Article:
Ambulance clinical placements - a pilot study of students' experience
Undergraduate paramedic students undertake clinical placements in a variety of locations. These placements are considered an essential element for paramedic pre-employment education.
However, anecdotal evidence suggests some students have not had positive experiences on their emergency ambulance placements. The objective of this study was to identify the type of experiences had by students during ambulance clinical placements and to provide feedback to the ambulance services.
Methods: In this pilot study we employed a cross-sectional study methodology, using a convenience sample of undergraduate paramedic students available in semester one of 2007 to ascertain the students' views on their reception by on-road paramedics and their overall experience on emergency ambulance clinical placements.
Ethics approval was granted.
Results: There were 77 students who participated in the survey, 64% were females, with 92% of students <25 years of age and 55% <65Kg in weight. There was a statistically significant difference in average height between the genders (Male 179cm vs Female 168cm, p <0.001).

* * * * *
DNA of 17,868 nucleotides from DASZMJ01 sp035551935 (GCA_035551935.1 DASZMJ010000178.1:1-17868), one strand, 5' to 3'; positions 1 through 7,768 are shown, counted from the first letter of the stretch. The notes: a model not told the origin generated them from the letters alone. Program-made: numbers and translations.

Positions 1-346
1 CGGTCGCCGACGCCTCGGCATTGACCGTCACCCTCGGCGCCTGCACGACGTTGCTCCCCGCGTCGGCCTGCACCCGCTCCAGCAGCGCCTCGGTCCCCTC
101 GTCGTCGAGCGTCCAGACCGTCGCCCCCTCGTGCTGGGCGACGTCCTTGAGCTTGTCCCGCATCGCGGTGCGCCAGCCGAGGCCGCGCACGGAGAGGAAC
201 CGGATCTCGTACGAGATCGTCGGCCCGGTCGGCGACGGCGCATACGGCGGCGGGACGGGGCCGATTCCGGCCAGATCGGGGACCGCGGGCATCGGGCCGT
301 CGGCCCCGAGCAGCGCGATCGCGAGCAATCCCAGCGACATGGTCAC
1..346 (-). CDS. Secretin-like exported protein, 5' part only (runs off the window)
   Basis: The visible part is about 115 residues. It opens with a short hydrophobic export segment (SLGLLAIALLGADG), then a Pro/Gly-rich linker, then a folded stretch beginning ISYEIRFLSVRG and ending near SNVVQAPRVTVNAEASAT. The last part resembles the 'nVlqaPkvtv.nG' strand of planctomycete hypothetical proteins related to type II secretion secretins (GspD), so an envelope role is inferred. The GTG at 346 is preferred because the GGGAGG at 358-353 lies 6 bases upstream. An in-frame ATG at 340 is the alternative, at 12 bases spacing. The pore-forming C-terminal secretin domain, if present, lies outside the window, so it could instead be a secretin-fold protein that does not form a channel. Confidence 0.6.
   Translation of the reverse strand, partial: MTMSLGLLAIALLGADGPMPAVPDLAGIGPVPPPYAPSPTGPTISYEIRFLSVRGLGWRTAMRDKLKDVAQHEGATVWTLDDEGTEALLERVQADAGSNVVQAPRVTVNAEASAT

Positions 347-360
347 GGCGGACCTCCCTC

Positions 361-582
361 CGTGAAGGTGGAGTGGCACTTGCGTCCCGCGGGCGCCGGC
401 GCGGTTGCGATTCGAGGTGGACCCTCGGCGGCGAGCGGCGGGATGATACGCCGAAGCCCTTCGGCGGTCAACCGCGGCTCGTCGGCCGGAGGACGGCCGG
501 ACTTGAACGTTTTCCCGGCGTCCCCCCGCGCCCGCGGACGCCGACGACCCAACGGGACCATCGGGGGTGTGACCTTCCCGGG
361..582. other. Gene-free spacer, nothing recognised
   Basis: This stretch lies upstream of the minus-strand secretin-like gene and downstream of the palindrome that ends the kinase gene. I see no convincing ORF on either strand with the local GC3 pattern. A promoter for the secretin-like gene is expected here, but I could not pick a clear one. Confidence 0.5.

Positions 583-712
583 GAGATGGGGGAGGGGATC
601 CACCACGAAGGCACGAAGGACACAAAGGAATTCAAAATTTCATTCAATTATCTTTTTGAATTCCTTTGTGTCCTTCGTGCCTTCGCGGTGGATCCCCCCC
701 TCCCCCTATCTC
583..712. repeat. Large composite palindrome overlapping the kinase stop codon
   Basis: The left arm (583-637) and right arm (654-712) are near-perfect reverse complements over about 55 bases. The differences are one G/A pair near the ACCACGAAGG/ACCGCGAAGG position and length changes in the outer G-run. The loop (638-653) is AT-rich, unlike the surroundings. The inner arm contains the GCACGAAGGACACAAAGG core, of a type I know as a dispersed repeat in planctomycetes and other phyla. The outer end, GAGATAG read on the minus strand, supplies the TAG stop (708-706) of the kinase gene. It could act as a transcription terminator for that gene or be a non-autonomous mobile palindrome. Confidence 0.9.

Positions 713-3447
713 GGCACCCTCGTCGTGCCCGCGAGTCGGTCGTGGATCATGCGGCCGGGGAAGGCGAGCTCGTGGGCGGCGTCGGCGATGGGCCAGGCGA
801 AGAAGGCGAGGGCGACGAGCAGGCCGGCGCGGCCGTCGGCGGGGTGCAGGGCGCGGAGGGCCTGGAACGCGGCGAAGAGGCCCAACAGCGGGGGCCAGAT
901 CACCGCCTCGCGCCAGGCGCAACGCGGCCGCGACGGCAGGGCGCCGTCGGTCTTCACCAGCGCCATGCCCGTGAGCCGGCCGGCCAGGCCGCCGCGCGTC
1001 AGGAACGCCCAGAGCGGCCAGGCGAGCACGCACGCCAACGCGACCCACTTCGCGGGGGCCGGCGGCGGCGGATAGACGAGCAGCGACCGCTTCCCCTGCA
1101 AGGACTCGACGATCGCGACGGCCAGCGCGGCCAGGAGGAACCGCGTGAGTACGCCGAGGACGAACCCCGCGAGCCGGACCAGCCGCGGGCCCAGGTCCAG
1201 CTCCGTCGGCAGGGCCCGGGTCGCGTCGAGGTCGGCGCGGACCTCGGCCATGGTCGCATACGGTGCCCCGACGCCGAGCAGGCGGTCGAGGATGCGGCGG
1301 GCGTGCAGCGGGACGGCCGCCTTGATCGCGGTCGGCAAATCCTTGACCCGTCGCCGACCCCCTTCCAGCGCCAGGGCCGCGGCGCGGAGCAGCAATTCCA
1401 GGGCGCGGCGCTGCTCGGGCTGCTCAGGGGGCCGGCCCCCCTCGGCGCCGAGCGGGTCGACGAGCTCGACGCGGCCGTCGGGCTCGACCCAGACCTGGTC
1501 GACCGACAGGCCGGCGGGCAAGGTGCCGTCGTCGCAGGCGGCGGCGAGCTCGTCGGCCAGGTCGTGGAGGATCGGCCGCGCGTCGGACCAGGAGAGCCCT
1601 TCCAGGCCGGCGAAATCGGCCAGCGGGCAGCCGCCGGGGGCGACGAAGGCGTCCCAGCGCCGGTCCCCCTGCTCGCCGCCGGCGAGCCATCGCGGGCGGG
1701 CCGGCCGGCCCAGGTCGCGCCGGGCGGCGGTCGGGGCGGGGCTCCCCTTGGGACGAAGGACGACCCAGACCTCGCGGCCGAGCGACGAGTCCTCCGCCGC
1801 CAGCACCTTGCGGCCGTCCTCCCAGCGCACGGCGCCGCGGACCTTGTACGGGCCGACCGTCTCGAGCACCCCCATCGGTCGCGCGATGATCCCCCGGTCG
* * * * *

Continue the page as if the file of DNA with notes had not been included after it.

Clinical instructors were available to 44% of students with 30% of students excluded from patient management. Thirty percent of students felt there was a lot of unproductive down time during the placement.
Paramedics remarked to 40% of students that they doubted their ability to perform the physical role of a paramedic, of this group 36% were advised this more than once.
Conclusions: This study demonstrates that for a small group of students, emergency ambulance clinical placements were not a positive experience clinically or educationally. Some qualified paramedics doubt if a number of female students can perform the physical role of a paramedic.
Published on: 2008-04-10